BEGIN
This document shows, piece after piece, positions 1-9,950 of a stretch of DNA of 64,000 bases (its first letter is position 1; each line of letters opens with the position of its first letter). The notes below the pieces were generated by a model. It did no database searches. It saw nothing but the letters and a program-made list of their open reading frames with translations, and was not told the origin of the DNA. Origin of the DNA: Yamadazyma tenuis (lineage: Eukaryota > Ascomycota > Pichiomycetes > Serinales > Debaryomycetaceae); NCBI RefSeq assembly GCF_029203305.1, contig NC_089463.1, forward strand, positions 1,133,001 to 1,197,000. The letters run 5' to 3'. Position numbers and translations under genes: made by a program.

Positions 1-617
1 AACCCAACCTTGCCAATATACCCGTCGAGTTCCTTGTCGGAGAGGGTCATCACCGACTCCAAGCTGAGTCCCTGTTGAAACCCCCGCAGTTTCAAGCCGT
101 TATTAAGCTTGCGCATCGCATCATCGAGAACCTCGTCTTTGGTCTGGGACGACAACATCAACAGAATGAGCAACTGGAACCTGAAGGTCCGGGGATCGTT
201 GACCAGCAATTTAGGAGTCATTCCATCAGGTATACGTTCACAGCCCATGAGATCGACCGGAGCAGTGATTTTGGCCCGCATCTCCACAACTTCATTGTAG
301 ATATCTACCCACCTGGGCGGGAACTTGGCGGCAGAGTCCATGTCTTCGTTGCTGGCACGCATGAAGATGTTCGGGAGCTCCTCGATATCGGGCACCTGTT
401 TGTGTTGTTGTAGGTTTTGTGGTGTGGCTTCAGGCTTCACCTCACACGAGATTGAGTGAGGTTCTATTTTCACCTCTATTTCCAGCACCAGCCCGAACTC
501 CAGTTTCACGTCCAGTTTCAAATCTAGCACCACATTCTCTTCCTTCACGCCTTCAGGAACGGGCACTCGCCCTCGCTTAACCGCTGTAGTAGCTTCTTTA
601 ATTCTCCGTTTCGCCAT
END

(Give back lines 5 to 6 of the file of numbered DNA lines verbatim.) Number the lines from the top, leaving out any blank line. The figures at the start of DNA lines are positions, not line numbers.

201 GACCAGCAATTTAGGAGTCATTCCATCAGGTATACGTTCACAGCCCATGAGATCGACCGGAGCAGTGATTTTGGCCCGCATCTCCACAACTTCATTGTAG
301 ATATCTACCCACCTGGGCGGGAACTTGGCGGCAGAGTCCATGTCTTCGTTGCTGGCACGCATGAAGATGTTCGGGAGCTCCTCGATATCGGGCACCTGTT